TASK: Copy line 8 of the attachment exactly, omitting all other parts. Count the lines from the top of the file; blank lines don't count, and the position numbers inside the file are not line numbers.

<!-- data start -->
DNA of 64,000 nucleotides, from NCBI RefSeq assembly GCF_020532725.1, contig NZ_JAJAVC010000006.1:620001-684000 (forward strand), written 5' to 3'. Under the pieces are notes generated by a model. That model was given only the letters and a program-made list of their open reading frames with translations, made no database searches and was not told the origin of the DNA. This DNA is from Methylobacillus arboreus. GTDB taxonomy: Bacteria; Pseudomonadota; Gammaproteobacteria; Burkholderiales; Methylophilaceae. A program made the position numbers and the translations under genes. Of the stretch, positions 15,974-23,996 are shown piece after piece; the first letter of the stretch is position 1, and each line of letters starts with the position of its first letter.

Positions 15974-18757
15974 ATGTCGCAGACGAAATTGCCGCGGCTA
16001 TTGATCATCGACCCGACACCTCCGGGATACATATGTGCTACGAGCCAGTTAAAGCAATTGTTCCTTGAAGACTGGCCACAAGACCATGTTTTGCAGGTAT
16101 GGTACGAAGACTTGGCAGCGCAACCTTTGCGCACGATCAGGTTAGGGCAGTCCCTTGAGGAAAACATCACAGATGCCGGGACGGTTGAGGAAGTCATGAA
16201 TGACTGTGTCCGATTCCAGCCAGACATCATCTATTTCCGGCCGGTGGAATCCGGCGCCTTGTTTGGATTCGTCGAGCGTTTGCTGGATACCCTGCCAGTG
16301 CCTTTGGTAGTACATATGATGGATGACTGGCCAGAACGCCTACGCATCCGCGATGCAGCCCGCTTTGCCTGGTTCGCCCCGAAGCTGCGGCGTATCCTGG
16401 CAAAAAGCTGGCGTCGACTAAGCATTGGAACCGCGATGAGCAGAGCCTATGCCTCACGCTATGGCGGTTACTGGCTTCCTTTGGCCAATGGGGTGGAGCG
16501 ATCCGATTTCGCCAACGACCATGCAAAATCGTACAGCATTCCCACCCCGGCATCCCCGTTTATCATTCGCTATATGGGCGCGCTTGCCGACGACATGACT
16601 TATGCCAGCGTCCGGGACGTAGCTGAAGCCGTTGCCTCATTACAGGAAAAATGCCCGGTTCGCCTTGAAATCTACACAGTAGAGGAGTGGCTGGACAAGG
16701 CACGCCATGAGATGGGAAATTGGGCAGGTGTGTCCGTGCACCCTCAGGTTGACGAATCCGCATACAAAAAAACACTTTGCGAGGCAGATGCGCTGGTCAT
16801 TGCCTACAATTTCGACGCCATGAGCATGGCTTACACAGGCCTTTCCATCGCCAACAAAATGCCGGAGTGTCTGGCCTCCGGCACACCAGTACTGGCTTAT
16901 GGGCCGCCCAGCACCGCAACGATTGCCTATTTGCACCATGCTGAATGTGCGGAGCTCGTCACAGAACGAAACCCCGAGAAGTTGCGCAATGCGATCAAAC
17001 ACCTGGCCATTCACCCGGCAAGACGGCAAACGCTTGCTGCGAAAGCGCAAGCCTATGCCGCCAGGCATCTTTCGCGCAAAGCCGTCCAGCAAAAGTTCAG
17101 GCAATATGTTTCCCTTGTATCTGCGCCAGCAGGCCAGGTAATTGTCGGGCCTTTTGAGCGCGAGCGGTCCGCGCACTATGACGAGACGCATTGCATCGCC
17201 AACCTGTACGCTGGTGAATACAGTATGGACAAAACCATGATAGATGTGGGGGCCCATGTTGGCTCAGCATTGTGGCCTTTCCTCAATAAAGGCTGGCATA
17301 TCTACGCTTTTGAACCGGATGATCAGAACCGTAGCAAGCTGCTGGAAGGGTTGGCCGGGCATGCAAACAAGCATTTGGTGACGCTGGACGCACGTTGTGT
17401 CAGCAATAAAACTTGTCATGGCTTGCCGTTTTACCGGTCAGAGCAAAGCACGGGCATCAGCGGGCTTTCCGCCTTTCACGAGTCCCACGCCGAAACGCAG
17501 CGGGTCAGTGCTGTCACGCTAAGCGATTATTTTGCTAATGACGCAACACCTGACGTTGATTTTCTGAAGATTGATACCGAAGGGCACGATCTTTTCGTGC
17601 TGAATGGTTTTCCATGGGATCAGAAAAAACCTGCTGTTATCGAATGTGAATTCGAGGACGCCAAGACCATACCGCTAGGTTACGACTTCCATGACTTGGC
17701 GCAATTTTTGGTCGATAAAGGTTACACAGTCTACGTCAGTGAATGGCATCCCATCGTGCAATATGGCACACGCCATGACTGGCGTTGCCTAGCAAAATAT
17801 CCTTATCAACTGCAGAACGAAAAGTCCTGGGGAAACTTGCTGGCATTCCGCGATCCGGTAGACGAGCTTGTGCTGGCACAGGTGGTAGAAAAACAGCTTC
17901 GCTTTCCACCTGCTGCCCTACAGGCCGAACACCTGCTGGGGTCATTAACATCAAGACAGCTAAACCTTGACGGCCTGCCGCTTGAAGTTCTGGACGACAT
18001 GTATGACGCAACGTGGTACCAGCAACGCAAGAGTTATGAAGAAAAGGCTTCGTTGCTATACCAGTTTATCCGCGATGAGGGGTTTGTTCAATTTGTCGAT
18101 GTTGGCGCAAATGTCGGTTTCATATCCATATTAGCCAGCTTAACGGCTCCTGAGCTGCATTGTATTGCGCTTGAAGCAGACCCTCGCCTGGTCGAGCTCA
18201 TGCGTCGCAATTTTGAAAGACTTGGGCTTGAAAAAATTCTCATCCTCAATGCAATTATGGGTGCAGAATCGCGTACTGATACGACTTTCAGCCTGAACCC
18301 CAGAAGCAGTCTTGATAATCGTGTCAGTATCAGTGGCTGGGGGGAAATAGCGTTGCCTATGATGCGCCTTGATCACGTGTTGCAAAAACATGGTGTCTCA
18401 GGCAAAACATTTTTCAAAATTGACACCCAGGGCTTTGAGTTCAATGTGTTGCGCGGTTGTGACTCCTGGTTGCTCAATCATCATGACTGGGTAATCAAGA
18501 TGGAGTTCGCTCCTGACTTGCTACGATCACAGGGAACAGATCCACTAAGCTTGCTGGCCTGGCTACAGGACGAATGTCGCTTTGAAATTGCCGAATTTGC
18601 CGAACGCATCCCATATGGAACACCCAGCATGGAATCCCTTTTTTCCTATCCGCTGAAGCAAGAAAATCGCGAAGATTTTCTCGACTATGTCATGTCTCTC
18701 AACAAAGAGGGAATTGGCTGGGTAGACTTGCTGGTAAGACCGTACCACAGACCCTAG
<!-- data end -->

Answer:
16401 CAAAAAGCTGGCGTCGACTAAGCATTGGAACCGCGATGAGCAGAGCCTATGCCTCACGCTATGGCGGTTACTGGCTTCCTTTGGCCAATGGGGTGGAGCG